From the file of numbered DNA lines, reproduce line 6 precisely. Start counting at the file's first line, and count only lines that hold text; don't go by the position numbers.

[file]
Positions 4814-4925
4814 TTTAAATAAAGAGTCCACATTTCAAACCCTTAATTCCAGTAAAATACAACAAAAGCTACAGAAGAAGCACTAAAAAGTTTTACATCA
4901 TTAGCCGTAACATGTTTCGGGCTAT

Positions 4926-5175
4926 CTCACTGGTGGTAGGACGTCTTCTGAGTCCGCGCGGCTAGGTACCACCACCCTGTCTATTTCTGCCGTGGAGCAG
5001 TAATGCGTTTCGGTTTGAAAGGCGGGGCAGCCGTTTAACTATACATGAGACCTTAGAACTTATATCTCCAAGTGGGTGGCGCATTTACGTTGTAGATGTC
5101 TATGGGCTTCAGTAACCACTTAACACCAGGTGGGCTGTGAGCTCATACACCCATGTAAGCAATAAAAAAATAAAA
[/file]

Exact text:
5001 TAATGCGTTTCGGTTTGAAAGGCGGGGCAGCCGTTTAACTATACATGAGACCTTAGAACTTATATCTCCAAGTGGGTGGCGCATTTACGTTGTAGATGTC